Boy, was that ever an understatement. I was spending considerable time hanging out with the pretty blond reading teacher. The first time I cooked for her, fried hamburgers and instant mashed potatoes, David had a plate already at the tiny table in my little apartment. And, skinny little thing that he was, he ate three quarters of all the food I had badly cooked. Annabel didn’t mind. And not because the burgers were burnt and the potatoes were runny… I am still not a great cook. She would become David’s second mom for those next three years. She gave him as much if not more “teacher love” than I did.
He was not a good student in any of his classes. But he was an adequate reader, and he actually improved noticeably in the time he was hanging out with us.
But he gave us a turn during that first fall when he got sick. He had the seventh grade History teacher first period every morning. And one day in October he reported to class all listless and red-eyed, And Mrs. Finch was a sharp and capable teacher, knowing what drug problems looked like, and what they didn’t look like. She sent him to the nurse. It was a fever of one-hundred-and-three degrees. The parent was called, but the parent didn’t answer. So, immediately after school Annabel and I took him directly from the nurse’s office to the doctor. And after it was determined he had a bad sinus infection, we took him to my place and put him in the spare bedroom (all apartments on North Stewart Street were two-bedroom, but there was only one of me.) Annabel stayed with him while I filled the prescription for antibiotics. We got him dosed and rested at least before his mother returned from her cleaning job in Laredo, sixty miles south. We told her everything that happened. And she took him home. His two older sisters took over nursing duty.
But when the school contacted the doctor, it was explained that the infection was severe mainly because David was malnourished and dangerously anemic. Of course, that was evidence of neglect and had to be reported.
In order to avoid having to give up custody to the State his mother moved him to Laredo, closer to her work. Both of the older sisters, Bunny and Bea had advised their Mom to give him to Annabel and me. But, of course, we were not married and in no position to become his actual parents.
So, David spent two months in Laredo, calling me every night from a pay phone. His grades in school tanked. He was miserable and lonely.
The problem was worked out in David’s family. His older brother sent money every month to his two older sisters. And Bunny had a job and kept the apartment in Cotulla for herself. So, as a compromise, since Bea was already living there with Bunny to attend high school, David came back to live with them, along with his younger sister. They returned to the school where all their friends were.
Through the rest of David’s seventh grade until the end of high school he was like a son to me. He was constantly at my place, playing computer games, watching VHS movies, and charming my girlfriend. (Annabel had the apartment next door for three of the next four years.) I played games with him. I fought with him about getting his homework done. I basically did the Dad-thing for him, something no other man had ever been bothered to do. In later years he would work as a substitute teacher for me. He would introduce me to new girlfriends. And the last time I saw him, in Uncle Moe’s Mexican Restaurant, he introduced his pregnant wife to me and my wife.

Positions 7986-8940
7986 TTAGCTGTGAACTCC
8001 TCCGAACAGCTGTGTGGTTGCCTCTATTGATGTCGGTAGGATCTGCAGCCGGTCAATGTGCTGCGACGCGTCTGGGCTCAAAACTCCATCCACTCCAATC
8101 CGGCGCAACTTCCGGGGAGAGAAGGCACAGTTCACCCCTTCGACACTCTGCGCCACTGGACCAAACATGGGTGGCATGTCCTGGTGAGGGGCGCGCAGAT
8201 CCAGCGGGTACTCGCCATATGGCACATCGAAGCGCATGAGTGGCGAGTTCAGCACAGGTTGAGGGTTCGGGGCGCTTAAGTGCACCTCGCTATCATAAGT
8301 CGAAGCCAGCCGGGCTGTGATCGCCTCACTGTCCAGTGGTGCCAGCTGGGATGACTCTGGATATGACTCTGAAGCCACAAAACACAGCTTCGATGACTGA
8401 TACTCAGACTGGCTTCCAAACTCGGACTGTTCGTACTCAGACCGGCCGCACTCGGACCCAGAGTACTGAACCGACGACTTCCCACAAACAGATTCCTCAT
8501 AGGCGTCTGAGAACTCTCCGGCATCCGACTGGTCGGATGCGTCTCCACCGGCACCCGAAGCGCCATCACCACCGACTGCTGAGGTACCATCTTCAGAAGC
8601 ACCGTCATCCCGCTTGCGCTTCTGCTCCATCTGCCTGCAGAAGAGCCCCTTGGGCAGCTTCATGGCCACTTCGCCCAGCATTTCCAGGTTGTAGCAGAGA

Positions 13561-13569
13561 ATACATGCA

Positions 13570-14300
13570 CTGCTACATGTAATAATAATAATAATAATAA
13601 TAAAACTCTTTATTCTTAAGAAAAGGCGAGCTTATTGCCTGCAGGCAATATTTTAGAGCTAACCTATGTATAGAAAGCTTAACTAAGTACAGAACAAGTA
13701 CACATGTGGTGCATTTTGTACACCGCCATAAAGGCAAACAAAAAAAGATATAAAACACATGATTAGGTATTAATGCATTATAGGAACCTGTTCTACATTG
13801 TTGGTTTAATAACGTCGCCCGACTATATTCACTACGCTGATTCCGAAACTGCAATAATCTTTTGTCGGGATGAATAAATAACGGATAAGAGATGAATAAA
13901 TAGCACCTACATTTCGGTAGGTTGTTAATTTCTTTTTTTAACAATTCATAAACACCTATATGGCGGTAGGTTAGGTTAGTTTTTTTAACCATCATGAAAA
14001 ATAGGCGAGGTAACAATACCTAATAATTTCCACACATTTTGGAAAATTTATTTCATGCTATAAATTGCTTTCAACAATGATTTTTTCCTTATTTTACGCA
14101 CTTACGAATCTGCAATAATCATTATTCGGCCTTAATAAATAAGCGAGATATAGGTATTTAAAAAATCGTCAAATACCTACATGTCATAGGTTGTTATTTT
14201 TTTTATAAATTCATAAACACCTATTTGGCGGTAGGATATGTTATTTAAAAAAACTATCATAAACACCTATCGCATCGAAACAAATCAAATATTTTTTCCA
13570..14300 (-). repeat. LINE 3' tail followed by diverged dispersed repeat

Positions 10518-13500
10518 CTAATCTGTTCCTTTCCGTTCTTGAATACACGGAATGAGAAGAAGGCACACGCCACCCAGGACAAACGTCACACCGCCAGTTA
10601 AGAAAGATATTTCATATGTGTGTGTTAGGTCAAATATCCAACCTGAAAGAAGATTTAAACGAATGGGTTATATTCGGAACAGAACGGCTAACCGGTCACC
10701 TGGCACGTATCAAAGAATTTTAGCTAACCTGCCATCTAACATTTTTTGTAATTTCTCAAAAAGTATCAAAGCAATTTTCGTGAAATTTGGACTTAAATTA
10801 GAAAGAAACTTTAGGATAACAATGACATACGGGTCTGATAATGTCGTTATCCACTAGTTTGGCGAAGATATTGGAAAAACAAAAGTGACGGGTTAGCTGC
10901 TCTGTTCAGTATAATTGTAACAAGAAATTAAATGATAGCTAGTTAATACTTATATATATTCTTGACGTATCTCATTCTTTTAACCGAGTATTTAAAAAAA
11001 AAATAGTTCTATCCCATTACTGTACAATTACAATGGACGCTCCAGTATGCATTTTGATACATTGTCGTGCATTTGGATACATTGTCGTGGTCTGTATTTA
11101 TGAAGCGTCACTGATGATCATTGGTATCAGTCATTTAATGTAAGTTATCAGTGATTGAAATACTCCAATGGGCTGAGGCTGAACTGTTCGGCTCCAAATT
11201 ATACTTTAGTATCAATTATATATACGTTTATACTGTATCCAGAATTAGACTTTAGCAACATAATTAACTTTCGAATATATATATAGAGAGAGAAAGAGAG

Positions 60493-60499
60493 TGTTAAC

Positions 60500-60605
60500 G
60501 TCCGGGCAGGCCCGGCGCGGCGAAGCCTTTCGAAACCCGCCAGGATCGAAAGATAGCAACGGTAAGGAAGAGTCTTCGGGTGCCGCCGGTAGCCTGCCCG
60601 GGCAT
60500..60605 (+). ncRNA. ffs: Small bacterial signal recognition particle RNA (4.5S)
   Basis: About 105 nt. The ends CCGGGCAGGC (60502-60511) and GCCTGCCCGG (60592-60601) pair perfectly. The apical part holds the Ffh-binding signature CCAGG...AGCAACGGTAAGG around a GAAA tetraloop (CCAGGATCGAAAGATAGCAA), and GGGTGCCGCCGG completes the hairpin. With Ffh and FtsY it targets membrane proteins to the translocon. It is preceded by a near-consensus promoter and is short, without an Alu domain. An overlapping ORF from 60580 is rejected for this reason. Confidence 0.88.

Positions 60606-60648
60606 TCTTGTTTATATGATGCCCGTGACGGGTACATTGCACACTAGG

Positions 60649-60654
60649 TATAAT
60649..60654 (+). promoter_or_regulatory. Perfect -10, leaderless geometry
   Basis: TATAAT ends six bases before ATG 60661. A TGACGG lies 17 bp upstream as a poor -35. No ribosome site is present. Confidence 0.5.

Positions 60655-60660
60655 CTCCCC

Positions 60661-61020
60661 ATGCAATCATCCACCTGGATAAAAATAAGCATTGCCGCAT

In Hebrew, the name David means, “Beloved.” Hence, that’s the only part of his name in this essay that is real.
I was not able to post yesterday for a number of reasons. Not the least of which is the turmoil caused by this nation trying to come to terms with those sins of the past that come back to haunt us and hunt us in the present.
I am an old white man. I suffer from “white privilege” in ways I can’t explain to some of my white friends back in Iowa, a State that was almost entirely white when I was growing up there. (And I pray that I grew UP, not just old.)
I learned yesterday that it matters how you put in order the things that you can say on matters of race. You can’t just say, “Black lives matter” to some white people. They will angrily insist that “All lives matter.” They will then proceed to tell you that you are being a racist when you suggest that black people are somehow more important than white people. I learned that you should say instead, “All lives matter, which means black lives certainly matter too. And the debate now is about a few recent black lives that were treated like they didn’t matter, and so, their lives ended in being murdered.” You can’t give white people a reasonable-sounding way to get out of admitting that, or they will. (See, I can be a bit racist too. I sometimes have a hard time believing all white people have positive human feelings in them somewhere.)
It has often, in my teaching career, been a disadvantage to be a white male. Black kids don’t believe you can see them as a good person. If you have to call them down for misbehavior, the worst ones will automatically assume it is about their race and not their behavior. A good teacher needs to listen more than they talk. You have to get them to open up about what happens in their lives that makes them behave the way that they do. You have to make them understand that you actually care about them and want to help. You have to earn their trust to get their best learning behavior. And being white makes that all so much harder. Not just with Afro Americans. Hispanic kids too. Vietnamese kids too. And I promise you, if you take the time to really get to know a kid… from any race or culture… you will discover that underneath it all, there are no bad kids. You stand a very good chance of learning to love them… no matter their racial or cultural differences from you.